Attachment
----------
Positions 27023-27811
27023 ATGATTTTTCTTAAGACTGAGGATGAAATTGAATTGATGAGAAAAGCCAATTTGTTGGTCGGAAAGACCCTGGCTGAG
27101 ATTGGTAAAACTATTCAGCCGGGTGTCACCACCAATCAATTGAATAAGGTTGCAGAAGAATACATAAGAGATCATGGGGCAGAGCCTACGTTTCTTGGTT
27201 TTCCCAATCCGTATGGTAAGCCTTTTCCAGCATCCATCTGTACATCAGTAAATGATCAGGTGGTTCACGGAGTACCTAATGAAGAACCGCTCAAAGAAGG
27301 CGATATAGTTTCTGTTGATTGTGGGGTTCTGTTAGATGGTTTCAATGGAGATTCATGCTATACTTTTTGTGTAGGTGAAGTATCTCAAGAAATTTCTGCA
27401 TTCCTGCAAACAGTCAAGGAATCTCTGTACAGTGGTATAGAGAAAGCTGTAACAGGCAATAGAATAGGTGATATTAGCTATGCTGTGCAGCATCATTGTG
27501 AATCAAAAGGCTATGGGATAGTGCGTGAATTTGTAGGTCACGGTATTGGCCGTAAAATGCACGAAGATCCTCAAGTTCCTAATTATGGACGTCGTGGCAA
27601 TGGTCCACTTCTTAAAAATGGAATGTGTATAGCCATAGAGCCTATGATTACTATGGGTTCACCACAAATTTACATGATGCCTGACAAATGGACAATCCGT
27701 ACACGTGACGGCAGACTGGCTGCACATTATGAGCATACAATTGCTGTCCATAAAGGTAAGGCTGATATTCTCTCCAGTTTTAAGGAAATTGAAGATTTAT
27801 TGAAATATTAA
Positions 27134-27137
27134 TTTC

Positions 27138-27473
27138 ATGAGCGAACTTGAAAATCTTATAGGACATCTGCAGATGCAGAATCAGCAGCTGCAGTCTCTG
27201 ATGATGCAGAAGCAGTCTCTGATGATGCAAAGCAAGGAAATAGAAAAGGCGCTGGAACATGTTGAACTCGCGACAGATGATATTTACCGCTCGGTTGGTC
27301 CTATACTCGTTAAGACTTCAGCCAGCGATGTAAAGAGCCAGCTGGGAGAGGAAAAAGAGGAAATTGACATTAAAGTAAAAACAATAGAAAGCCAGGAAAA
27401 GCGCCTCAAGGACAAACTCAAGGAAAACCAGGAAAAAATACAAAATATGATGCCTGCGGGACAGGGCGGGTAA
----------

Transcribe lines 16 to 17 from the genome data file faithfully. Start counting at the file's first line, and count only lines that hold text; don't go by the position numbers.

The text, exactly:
27301 CTATACTCGTTAAGACTTCAGCCAGCGATGTAAAGAGCCAGCTGGGAGAGGAAAAAGAGGAAATTGACATTAAAGTAAAAACAATAGAAAGCCAGGAAAA
27401 GCGCCTCAAGGACAAACTCAAGGAAAACCAGGAAAAAATACAAAATATGATGCCTGCGGGACAGGGCGGGTAA